Courtesy of Congress, a controversial wind energy development planned in Goodhue County has more time to win millions in renewable energy funding.
Last month, executives for Minneapolis-based National Wind LLC, which is developing the wind farm, expressed grave concerns about the project’s status because a federal grant program that would bring in $37 million was scheduled to expire this year.
But extending the $18 billion renewable energy grant program through 2011could give the AWA Goodhue Wind LLC project new life, said Peter Mastic, president and chief development officer for National Wind.
“At National Wind, several of our Minnesota projects may be able to take advantage of this extension by beginning construction in 2011,” Mastic said in an e-mail.
AWA Goodhue LLC is one of three that could receive grant funding in 2011. Others are National Wind’s High Country Energy in west-central Minnesota and Lake Country Wind Energy developments in southeastern Minnesota.
But federal funding for the Goodhue project won’t be awarded before the project wins state regulators’ approval through a contested hearing process, which is expected to take up to six months.
That will renew a conflict with Goodhue County residents, who raised health-related concerns about AWA Goodhue Wind LLC earlier this year. The Goodhue County Board subsequently approved wind-turbine setbacks of more than half a mile, significantly more than the norm, according to the developers.
The likely prospect of a contested hearing comes at a time when wind industry growth has stalled. Currently, Minnesota has 1,808 megawatts of wind energy, which is nearly two and a half times the wattage in 2005, according to the American Wind Energy Association.
While Minnesota is now ranked seventh in the nation in wind energy capacity, its growth in 2010 was just 1.2 percent – slower than the nation’s 15.1 percent increase from 2009.
Given that pace, wind and solar energy executives don’t expect windfalls from the extension here.
“The fast money is gone,” said Clayt Tabor, former director of finance for Minneapolis-based Midwest Wind Finance LLC.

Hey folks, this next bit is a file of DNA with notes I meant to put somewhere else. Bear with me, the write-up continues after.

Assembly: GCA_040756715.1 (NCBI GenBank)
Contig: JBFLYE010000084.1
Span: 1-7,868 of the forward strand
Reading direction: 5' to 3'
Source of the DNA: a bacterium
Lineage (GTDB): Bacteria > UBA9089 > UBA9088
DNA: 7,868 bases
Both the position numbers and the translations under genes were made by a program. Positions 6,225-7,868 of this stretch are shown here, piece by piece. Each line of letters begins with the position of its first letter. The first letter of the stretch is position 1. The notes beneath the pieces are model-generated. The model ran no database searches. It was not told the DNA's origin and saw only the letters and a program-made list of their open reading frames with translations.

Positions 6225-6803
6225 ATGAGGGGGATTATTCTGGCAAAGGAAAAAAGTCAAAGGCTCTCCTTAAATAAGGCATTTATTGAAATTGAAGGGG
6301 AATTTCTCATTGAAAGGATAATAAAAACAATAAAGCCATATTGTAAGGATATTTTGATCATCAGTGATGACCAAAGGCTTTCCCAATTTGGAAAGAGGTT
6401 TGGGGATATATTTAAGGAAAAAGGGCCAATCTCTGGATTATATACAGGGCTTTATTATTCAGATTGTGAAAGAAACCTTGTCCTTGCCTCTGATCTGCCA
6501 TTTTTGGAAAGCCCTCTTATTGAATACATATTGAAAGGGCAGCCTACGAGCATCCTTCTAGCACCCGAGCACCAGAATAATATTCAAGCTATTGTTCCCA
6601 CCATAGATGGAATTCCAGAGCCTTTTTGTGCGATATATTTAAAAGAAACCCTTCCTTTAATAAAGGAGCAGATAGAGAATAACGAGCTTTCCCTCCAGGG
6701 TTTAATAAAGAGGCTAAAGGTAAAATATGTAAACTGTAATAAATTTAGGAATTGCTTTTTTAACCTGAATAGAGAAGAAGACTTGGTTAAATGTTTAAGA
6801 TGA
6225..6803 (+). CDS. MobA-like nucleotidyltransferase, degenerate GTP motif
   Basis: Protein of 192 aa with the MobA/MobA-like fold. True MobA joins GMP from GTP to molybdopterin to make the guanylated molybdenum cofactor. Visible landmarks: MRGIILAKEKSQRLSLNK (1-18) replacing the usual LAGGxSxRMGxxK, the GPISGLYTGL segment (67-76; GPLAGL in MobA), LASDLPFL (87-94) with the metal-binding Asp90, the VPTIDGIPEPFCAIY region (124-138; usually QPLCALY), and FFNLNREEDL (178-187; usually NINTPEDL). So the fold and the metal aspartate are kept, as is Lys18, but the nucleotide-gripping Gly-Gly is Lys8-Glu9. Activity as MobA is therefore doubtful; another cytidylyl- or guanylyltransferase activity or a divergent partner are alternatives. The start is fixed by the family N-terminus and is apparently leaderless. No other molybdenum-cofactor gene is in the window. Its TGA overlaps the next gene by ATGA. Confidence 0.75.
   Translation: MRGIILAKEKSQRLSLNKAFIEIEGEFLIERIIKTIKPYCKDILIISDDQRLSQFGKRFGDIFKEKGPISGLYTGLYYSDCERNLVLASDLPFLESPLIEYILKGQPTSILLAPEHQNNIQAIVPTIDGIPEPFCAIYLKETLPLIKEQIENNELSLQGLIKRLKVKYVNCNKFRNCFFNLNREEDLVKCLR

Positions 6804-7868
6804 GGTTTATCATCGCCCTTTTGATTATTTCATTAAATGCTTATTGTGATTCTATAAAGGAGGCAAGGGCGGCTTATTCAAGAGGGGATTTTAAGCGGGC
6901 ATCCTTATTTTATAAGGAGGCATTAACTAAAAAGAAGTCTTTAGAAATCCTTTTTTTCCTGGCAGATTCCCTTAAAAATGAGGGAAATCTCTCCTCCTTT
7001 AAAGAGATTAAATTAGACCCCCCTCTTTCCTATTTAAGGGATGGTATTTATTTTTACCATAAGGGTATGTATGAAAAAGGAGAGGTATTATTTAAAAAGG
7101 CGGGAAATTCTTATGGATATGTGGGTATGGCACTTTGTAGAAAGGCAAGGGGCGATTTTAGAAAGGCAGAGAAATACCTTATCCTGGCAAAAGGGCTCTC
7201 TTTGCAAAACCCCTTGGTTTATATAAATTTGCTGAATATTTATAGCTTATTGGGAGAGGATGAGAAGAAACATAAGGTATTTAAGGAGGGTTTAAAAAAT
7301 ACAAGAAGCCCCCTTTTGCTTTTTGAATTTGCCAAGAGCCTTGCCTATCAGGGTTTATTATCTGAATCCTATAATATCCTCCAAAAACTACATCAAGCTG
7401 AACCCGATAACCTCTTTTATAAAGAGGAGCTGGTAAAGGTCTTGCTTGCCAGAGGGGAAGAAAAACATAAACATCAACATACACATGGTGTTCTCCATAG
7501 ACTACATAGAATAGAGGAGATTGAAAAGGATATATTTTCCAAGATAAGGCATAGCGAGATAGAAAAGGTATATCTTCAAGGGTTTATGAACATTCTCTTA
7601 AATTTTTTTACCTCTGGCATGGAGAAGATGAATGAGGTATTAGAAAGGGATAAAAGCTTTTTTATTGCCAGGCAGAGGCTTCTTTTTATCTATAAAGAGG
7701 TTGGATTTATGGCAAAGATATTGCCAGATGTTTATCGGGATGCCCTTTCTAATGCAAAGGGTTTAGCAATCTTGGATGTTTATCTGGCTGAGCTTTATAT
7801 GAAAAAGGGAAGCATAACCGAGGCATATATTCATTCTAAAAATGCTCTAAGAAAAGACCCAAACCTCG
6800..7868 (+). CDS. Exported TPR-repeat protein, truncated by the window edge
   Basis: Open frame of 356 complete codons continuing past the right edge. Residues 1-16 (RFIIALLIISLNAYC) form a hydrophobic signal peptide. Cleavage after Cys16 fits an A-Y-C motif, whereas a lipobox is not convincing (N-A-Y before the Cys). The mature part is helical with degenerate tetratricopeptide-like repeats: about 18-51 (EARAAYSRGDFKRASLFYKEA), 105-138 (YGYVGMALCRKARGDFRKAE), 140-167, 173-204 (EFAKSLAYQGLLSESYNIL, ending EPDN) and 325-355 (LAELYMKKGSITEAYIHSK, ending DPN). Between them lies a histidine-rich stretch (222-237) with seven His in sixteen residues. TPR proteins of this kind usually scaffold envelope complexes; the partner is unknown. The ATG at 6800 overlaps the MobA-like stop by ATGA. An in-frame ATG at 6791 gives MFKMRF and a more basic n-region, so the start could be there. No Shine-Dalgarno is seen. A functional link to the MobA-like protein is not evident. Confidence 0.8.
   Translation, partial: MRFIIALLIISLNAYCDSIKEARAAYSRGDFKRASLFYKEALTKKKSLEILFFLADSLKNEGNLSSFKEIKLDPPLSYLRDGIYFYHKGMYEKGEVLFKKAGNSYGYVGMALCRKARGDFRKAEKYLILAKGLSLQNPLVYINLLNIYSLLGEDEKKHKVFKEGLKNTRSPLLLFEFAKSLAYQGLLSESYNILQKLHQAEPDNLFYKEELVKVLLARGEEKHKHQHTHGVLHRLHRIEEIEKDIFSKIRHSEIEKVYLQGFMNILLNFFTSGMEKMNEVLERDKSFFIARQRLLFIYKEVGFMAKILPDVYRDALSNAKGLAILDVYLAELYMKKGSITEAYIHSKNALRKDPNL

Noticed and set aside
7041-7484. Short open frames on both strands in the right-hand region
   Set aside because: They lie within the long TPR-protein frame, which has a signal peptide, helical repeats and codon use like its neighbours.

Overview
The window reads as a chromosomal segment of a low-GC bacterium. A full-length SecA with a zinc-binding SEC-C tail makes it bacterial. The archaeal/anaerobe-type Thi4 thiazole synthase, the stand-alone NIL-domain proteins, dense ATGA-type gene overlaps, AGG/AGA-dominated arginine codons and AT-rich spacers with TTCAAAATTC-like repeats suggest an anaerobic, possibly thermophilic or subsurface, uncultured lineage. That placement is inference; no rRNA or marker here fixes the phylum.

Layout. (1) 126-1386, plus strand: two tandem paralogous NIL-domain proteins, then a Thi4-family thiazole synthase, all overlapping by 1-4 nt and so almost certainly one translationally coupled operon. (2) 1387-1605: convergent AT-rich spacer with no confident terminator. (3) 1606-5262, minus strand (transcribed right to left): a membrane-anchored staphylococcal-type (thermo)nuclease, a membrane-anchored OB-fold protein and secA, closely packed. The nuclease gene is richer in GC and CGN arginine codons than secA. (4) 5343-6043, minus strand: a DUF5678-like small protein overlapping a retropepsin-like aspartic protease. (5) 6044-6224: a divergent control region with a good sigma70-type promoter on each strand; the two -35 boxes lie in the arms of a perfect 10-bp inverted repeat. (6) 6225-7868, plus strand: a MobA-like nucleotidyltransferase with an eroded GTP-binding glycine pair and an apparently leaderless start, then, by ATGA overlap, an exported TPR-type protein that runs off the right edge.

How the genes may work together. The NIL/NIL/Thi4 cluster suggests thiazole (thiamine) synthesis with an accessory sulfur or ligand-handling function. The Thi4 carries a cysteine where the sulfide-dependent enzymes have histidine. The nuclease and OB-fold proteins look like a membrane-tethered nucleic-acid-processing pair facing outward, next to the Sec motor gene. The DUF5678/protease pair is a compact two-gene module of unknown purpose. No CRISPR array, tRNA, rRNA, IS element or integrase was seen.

Because of the downturn in the wind industry, Tabor is winding down operations of Midwest Wind and operating Arcturus Renewables LLC, a wind development consultancy that specializes in financial analysis and due diligence.
According to Tabor, banks are increasingly skeptical of financing high-cost wind projects.
“It’s a sexy product, but it doesn’t necessarily mean it can be financed,” he said.
Banks are scrutinizing the lending risks related to forecast production of a wind farm and are asking developers to pay a higher percentage of the cost, he said. That’s where the renewable energy cash grants should make a difference.
Lenders are looking at wind speed, percentage of the day that turbines turn and how much money a wind farm is generating from its power purchase agreement.
This year is a stark contrast from 2007 to 2009, when wind developers encountered relatively little resistance to gain financing.
“The banks have realized how little they once really knew,” said Tabor. “In a bull market, a lot of sins are forgiven. But in a bear market, all those sins are brought to the forefront.”
So a one-year extension likely isn’t enough to stoke an industry already burdened with layoffs at turbine and blade-production facilities. In Minnesota, the most visible sign of weakness is the planned closing of Suzlon’s Pipestone plant, which makes blades and nacelles.
The renewable energy industry lobbied hard for inclusion in the tax legislation that gives wind and solar developers an extra year to receive cash grants worth nearly 30 percent of their project’s costs. On a $100 million project, for example, the cash grant from the U.S. Treasury department should be about $28.5 million, Tabor said.
How will the industry react to the extra year of grant funding?
“It’s not exactly going to explode out of the chutes here,” Tabor said. “It’s not exactly like Secretariat. I think what it’s going to do is give projects that are healthy a chance to move forward. But what we really need is a national renewable energy standard (RES). One year doesn’t really help us because these projects take three to four years to build.”
In Minnesota, that RES for electric utilities is 25 percent by 2025 and 30 percent by 2020 for the state’s largest utility, Xcel Energy.
Meanwhile, extending the grants gives delayed solar energy projects another chance.
Mario Monesterio, director of renewable design and engineering for Eden Prairie-based Westwood Professional Services Inc., said the solar industry looks forward to 2011 and 2012 partly because of the extension.
“We had some clients that kind of bowed out because of the missed deadline. And we’ve already heard back from one or two of them,” said Monesterio, whose energy engineering design company assembles teams of contractors to build solar arrays.
His company was involved in two high-profile Minnesota solar projects: the 400-kilowatt St. John’s Solar Farm near Collegeville and the 600-kilowatt solar array on the roof of the Minneapolis Convention Center.
Monesterio said the clients that have expressed renewed interest in building their projects are in the metro area.
|Wind Watch relies entirely
on User Funding